Sleeping Super Powers

Having good genes isn’t just about being able to keep that perfect figure all-year round, or even about how well your body responds to workout routines, as there is another, lesser known, form of genetics which work almost as a super power whilst sleeping.

This particular genetic mutation, which has a huge impact on sleeping behaviours, was discovered by Ying-Hui Fu, a neurologist at the University ofCalifornia. It was then discovered that the genetic mutation actually, and rather bizarelly, allows carriers to perform and function at their best when they’ve had a sub-optimum amount of sleep. In fact, carriers are likely to perform at their best after receving fewer than six hours of sleep.

The affected gene, hDEC2, regulates sleep quality and sleep cycle. Scientists are still in the early stages of learning about this particular gene and condition, but if scientists are able to formulate a drug which mimmicks the effects of the hDEC2 mutation over the following decades, then it would give everybody an almost super power when it comes to performing after a sub-standard night of sleep.

As most modern studies show, it’s recommended that most people receive 7-9 hours of sleep each night, and it’squit likely that anybody who sleeps for fewer than seven hours each night will eventually begin to suffer from sleep deprivation. Not getting a decent night’s sleep can have an impact on our funcitionality throughout the following day, and can even have detrimental effects on our physical and mental wellbeing over the long-term.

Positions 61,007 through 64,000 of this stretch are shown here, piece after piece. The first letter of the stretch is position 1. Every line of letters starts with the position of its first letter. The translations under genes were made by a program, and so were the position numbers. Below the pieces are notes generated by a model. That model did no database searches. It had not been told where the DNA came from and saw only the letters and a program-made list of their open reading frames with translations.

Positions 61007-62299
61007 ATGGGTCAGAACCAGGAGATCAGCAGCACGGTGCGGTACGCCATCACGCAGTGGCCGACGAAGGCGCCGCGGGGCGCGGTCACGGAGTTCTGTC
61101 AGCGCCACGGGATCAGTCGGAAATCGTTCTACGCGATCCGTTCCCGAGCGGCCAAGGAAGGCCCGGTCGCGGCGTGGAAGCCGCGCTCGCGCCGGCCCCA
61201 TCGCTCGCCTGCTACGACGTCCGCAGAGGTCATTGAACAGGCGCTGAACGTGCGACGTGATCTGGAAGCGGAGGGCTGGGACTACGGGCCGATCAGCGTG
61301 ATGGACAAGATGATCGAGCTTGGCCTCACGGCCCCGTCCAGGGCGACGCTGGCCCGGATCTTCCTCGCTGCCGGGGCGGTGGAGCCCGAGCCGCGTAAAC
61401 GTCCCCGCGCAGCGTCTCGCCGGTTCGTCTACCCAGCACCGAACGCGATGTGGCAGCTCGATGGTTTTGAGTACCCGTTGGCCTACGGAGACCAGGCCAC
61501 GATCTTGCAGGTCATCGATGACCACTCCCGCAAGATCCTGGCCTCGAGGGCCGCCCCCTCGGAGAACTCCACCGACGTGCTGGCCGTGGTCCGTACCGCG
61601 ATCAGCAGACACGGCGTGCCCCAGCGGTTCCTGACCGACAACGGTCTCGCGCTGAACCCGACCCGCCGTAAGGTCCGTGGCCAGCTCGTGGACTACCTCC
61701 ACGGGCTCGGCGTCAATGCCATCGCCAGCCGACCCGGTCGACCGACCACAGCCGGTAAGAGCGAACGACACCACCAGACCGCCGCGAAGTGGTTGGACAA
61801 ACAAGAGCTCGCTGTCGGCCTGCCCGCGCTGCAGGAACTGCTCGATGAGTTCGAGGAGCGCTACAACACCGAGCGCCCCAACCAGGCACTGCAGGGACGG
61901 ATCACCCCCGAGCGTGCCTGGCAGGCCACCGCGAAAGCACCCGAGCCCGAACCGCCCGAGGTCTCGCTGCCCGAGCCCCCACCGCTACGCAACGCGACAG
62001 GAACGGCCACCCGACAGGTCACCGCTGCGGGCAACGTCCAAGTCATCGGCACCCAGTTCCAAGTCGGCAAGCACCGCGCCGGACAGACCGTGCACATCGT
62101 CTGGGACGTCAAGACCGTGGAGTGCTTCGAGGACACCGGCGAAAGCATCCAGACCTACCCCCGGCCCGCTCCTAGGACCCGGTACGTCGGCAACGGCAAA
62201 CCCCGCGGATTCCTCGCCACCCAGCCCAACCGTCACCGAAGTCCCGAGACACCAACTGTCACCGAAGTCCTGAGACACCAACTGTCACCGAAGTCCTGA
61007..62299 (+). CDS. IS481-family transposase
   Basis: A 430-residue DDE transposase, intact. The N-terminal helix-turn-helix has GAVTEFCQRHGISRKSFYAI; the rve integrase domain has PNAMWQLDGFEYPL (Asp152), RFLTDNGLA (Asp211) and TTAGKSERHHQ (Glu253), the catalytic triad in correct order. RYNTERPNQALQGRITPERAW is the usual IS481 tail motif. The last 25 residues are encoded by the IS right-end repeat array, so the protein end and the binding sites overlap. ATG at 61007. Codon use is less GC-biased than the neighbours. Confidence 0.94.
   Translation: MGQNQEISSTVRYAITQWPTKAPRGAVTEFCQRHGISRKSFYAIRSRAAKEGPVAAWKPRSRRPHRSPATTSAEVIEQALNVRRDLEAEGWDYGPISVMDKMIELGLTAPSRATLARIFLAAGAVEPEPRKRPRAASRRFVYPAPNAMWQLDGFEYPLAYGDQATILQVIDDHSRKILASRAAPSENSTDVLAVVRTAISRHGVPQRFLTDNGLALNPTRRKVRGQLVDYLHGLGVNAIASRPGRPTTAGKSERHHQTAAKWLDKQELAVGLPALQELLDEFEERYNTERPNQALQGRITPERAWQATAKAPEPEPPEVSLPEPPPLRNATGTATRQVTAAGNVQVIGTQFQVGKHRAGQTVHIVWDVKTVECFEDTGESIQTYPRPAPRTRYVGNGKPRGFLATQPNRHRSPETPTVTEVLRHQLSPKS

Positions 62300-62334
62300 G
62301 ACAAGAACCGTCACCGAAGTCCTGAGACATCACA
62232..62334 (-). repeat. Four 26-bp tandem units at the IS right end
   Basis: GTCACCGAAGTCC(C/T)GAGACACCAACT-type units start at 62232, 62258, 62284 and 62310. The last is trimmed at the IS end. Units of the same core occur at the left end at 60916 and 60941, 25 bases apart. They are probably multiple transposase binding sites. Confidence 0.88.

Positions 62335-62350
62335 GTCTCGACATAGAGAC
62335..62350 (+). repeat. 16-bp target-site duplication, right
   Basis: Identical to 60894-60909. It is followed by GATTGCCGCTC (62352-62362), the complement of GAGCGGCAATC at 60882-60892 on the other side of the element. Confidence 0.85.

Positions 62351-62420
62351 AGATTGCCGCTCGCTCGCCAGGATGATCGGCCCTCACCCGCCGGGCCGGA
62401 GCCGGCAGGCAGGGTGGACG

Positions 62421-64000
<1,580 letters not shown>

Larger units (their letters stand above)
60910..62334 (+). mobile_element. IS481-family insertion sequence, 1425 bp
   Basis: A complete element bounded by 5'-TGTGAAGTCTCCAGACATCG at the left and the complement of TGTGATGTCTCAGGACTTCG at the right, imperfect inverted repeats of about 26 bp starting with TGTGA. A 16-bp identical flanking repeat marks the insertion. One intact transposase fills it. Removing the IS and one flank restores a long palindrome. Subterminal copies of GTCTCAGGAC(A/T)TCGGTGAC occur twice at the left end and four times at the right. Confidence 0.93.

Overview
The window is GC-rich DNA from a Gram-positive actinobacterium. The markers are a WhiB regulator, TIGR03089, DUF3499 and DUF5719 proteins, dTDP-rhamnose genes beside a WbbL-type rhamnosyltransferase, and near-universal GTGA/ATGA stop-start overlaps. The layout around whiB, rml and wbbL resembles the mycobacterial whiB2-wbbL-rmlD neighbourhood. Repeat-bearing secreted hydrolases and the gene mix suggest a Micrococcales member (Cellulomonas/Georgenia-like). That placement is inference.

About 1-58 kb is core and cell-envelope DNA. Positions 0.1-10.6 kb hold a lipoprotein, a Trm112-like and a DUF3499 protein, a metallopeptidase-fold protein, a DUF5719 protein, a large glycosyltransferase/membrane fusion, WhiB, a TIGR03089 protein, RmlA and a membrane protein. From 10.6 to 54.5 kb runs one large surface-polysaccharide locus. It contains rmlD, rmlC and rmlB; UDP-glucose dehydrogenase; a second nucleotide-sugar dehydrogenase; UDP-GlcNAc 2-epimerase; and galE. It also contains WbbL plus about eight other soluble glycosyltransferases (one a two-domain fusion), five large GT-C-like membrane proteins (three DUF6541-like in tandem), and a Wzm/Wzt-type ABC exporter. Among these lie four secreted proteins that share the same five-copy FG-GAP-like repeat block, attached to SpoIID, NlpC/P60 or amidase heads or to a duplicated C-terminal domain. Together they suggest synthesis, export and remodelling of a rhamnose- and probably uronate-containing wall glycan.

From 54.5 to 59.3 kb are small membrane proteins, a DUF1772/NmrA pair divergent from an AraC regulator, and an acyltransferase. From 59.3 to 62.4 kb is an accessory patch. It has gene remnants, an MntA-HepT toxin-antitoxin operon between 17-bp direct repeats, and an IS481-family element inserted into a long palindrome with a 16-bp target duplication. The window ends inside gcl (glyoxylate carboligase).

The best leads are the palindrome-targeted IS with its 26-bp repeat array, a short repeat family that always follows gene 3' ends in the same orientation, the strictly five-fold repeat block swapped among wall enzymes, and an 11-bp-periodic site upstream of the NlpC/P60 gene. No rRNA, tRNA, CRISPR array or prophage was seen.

As Dr. Fu stated, “Short term and chronic disruptions in the length of optimal sleep can have serious consequences on cognition, mood and physical health, including cancer and endocrine function”.

The particular mutation is actually extremely rare, and in one study of 250 individuals, it wasn’t found a single case. Dr. Medhi Tafti, associate professor at the Center for Integrative Genomics at the University of Lausanee in Switzerland, believes that only around 1% of people who frequently sleep fewer hours will actually have the genetic mutation. Therefore, that means there’s a huge number of people who are not getting enough sleep, and may well be suffering from sleep deprivation.

It may still be many years before scientists can hope to replicate the sleeping super powers of the hDEC2 mutation, so until then, we’ll have to try our hardest to get those extra hours of sleep each night.